In order to fill a gap left by state budget cuts, Liberty Public Schools will ask voters to increase the district’s mill levy by 7 percent in November.
At its monthly meeting on Aug. 19, the Board of Education unanimously approved putting a 36-cent levy increase on the Nov. 5 ballot. District spokesman Dallas Ackerman said the levy would raise $28 million for classroom expansion at several schools as well as technology upgrades. The levy, in part, comes as an answer to cuts in the state’s annual payment, he said.
“There’s a lot of financial pressure due to funding reductions at both the state and federal levels,” Ackerman said.
State spending cuts took about $68.9 million statewide from the Missouri Department of Elementary and Secondary Education, department spokeswoman Sarah Potter said. About $4 million of that came from Liberty Public Schools.
If voters approve the increase, the school district’s levy would rise to $5.26 per $100 of assessed property valuation. The school district says the levy hike would cost an extra $160.80 per year for a taxpayer with a $200,000 house and $20,000 in personal property.
The district’s chief financial and operations officer, Carol Embree, said in an email that the levy would have no sunset date, but the Board of Education could reduce it at any time.
The levy would fund additional classrooms at several schools, including Kellybrook Elementary, Lewis and Clark Elementary, Shoal Creek Elementary, Warren Hills Elementary, Liberty Middle School and Liberty North High School. Most of these schools currently use outdoor, modular classroom units for additional space, Ackerman said. Liberty North has 22 classrooms in those units.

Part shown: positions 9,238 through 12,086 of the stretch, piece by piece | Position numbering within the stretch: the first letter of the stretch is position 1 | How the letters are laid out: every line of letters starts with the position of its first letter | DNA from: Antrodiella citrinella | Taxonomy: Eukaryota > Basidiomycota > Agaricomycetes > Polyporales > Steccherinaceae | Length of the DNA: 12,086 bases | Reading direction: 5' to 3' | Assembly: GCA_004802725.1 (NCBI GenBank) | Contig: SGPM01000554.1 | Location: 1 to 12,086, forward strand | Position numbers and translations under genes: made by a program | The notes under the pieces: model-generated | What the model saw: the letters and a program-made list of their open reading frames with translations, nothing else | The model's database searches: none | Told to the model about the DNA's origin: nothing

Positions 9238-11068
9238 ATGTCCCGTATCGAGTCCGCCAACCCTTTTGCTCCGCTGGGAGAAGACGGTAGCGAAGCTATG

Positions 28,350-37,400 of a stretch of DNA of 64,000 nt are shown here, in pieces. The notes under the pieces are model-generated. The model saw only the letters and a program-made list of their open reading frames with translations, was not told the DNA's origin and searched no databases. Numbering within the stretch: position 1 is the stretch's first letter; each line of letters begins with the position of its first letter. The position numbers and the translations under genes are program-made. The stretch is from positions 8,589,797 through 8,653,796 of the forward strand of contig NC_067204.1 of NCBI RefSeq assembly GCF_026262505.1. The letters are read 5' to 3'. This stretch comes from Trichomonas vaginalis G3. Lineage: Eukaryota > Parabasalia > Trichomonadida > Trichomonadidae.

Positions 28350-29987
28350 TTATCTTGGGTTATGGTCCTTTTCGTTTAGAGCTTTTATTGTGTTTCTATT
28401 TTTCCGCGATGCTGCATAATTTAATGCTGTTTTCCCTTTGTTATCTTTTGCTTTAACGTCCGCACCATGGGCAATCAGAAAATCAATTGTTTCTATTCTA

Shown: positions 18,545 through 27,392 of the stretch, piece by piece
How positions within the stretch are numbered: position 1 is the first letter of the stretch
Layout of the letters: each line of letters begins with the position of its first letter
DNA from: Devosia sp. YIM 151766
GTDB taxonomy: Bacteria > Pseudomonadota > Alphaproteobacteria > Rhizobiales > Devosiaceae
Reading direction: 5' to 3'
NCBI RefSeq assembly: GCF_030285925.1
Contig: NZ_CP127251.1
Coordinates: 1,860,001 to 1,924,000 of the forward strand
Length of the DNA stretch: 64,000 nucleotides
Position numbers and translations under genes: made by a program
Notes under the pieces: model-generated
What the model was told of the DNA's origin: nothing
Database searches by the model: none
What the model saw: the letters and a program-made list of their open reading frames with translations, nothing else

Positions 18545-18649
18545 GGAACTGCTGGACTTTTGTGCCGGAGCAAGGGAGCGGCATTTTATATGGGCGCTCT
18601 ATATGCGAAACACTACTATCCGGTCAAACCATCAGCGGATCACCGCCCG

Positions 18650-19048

The levy also would fund an outdoor track at Liberty North High as well as additional space for physical and wellness education and a new gym at Liberty High School. Kindergarteners through eighth-graders would get better technology and many district building would receive security upgrades, Ackerman said.
Part of the the levy would pay to convert the District Administration Center into a new elementary school and move administrative offices to the Blue Jay Tower.
As the district’s student population continues to grow, Ackerman said these additional classrooms are vital. The district now has about 11,600 students and is projected to grow above 14,000 by 2020.
In 2011 the board proposed a levy that voters rejected. It would have sunset in 20 years. The district is more hopeful this levy will pass because it is less than the 43 cent increase proposed in 2011 and it wouldn’t fund a district-wide stadium that was part of the 2011 proposal, Ackerman said.
“We’re looking for private funding for that now, so it won’t be part of this,” he said.